• ABUSE – The NPD Abuser attacks the Victim, physically or verbally.
  • EXCUSES – The NPD Abuser extracts from the Victim recognition of guilt by means of an apology.
  • HONEYMOON – They kiss and make up.

Another public example of a perfectly perverse narcissistic mechanism, known as Reversal, that many of us cringed through, was Brett Kavanaugh’s trial, on October 3, 2018, when he – accused of attempted rape by the plaintiff – dramatically attempted to transform himself into The Victim, blaming the plaintiff for ruining his life.

Since the jury is still out on whether or not Narcissistic Personality Disorder (more darkly known as a perversion in French) can be cured, the victim’s best strategy is to:

  • Inform him/herself about NPD;
  • Predict consequences on his/her health, wealth and happiness;
  • Learn practical self-care skills like detached empathy, Nonviolent Communications (NVC), and the Grey Rock Method (playing the dormouse); and
  • Clarify and commit to values.

If you want to join the ever-increasing ranks of NPD Spotters International, please send me other cases you’ve documented around the world. (Boris and Bibi are already on the list!)

By Constance G. Konold
August 19, 2019

The development of corporate coaching

corporate coaching, executive coaching France

Build a stronger team with corporate coaching

The rapid development and acceptance of the coaching profession, beyond sports and music, is no mystery. It has evolved out of the void left by corporate downsizing, which has eliminated traditional in-company mentors – senior persons who used to “groom” younger employees over the years for certain functions and responsibilities in the company. Now those traditional mentors are put into retirement at an early age and “grooming” is at best haphazard. This, combined with more rapid personnel turnover than in the past, has prompted management to seek the services of outside contractual professionals known as “coaches”. Coaching has thus become part of corporate value-added strategy as well as a smart investment in an individual’s personal life and career.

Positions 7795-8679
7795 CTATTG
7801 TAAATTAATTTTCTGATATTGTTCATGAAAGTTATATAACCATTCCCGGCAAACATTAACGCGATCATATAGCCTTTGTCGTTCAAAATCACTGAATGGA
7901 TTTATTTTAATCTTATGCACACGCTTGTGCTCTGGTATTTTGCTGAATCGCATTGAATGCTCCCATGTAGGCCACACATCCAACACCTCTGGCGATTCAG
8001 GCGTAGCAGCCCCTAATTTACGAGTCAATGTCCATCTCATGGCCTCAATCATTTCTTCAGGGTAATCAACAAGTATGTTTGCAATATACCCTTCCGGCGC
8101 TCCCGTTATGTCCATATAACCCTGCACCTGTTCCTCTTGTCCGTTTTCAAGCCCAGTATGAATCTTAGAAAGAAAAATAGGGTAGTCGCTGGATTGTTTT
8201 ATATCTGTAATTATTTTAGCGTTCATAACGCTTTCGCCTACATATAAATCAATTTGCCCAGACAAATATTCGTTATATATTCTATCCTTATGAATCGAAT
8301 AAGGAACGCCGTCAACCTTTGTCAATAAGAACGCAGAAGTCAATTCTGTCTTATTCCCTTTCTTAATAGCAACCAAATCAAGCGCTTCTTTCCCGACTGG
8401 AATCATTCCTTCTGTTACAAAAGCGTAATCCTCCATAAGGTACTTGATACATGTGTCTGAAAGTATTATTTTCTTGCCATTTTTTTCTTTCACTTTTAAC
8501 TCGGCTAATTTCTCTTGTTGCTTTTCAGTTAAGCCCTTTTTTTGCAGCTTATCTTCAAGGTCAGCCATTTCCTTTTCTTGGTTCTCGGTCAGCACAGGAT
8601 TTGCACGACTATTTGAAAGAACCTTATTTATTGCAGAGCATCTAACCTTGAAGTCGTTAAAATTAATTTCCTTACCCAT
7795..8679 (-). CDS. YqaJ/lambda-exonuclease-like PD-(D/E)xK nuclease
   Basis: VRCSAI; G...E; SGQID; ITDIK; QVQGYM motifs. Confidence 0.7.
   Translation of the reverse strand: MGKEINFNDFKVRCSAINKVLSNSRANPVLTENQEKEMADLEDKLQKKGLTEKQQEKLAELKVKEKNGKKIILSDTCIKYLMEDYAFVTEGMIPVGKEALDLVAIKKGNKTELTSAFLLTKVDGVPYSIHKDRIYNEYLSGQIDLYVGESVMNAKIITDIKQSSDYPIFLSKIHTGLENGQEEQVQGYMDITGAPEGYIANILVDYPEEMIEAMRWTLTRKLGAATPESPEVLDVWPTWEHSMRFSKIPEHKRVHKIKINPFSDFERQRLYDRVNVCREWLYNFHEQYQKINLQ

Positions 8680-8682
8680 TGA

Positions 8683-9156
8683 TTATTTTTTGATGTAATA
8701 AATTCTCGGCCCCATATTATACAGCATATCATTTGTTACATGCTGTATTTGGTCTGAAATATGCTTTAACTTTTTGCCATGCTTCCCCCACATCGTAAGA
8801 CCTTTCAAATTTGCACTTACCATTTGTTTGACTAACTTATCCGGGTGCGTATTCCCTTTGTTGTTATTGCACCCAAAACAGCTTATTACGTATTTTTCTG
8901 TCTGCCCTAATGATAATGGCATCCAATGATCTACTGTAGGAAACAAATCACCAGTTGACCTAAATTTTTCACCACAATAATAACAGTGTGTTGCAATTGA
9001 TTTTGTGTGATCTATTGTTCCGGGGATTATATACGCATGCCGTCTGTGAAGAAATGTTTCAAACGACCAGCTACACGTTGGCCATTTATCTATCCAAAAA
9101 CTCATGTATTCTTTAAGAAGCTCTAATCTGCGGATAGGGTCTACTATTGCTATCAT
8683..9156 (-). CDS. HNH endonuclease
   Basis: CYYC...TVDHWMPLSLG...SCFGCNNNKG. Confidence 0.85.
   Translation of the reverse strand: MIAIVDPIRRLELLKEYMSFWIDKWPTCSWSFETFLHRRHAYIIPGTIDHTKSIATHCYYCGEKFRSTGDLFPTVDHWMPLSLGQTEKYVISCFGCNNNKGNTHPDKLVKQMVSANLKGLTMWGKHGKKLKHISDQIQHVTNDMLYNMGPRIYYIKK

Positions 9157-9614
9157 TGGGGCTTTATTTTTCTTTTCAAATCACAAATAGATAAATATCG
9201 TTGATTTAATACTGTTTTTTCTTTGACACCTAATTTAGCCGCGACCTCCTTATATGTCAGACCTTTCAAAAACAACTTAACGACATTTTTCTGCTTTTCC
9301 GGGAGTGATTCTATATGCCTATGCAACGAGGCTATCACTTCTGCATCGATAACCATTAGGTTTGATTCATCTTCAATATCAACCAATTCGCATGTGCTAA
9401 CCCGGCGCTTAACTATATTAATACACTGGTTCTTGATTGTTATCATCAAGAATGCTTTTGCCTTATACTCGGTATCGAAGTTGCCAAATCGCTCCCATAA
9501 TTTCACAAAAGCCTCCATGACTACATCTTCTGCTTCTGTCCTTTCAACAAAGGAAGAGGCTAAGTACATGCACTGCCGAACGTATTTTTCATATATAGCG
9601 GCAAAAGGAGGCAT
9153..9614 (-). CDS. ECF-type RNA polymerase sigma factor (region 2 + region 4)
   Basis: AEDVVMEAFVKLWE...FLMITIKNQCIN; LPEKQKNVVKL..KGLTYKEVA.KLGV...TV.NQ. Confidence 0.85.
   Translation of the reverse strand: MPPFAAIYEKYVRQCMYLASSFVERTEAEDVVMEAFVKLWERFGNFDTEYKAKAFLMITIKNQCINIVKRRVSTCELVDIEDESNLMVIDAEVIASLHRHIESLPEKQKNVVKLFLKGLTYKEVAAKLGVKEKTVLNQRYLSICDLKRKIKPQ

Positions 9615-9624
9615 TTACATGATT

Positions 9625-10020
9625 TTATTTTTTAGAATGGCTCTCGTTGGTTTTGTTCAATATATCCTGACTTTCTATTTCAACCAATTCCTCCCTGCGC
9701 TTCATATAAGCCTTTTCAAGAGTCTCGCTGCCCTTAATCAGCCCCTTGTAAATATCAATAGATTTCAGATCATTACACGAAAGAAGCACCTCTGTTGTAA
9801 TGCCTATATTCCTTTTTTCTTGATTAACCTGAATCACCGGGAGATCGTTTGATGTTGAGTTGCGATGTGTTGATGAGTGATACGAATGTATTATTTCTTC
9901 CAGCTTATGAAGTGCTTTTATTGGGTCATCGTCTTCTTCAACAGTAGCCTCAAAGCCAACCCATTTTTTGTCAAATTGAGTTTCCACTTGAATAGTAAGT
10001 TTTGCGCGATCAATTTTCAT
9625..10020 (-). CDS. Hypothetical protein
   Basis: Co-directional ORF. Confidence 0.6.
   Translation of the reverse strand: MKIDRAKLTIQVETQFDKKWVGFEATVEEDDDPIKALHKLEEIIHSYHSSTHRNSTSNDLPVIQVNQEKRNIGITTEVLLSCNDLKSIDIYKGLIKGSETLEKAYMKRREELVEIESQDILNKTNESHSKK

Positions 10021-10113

If you feel that you or your organization can benefit from career coaching, reach out today to Constance G. Konold.

[Read more…]

Michel Jauslin, Area Vice President Operations France & Morocco, Hyatt Hotels & Resorts

Nothing predestined Michel Jauslin to a forty-plus year career in hospitality and yet he jokes that he has always had “a career road map” in his head.

Born in the Swiss Romande, Jauslin pursued a typical Helvetian education, attending the Ecole Supérieure de Commerce of Neuchatel with the intention of later studying law, until one day he picked up a friend’s book on wine and within a week was enrolled at the Lausanne Hotel School.

He remembers that decisive moment of sudden enlightenment with gratitude; it gave him the impetus and motivation that has propelled him through four decades of a passionate, international career. [Read more…]

An Exercise in Emotion

First, let’s recognize that some of us are illiterates when it comes to describing our emotions. We tend to use just the “primary colors” of emotions such as love, anger, fear, and the spectrum of sadness-happiness. They are instinctive. But guess what: they are not enough to describe the rich and varied lives most of us live in the Twenty-First Century.emotions